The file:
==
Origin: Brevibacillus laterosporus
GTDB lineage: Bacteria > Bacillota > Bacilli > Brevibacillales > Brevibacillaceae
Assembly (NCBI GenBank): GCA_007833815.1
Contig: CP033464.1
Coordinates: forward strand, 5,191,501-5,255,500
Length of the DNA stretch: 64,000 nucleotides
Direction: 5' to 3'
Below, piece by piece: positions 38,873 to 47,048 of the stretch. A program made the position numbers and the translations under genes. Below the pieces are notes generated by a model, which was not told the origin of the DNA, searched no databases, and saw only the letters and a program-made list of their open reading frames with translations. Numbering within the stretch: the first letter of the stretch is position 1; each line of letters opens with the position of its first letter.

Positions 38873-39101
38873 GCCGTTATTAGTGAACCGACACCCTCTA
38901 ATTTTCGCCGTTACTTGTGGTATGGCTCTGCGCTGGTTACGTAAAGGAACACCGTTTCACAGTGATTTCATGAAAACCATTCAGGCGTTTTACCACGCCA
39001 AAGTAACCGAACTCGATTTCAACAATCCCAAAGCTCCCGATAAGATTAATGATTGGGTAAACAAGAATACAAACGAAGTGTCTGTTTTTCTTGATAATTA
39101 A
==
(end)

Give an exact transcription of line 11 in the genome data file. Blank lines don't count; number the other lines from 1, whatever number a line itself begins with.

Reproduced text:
38901 ATTTTCGCCGTTACTTGTGGTATGGCTCTGCGCTGGTTACGTAAAGGAACACCGTTTCACAGTGATTTCATGAAAACCATTCAGGCGTTTTACCACGCCA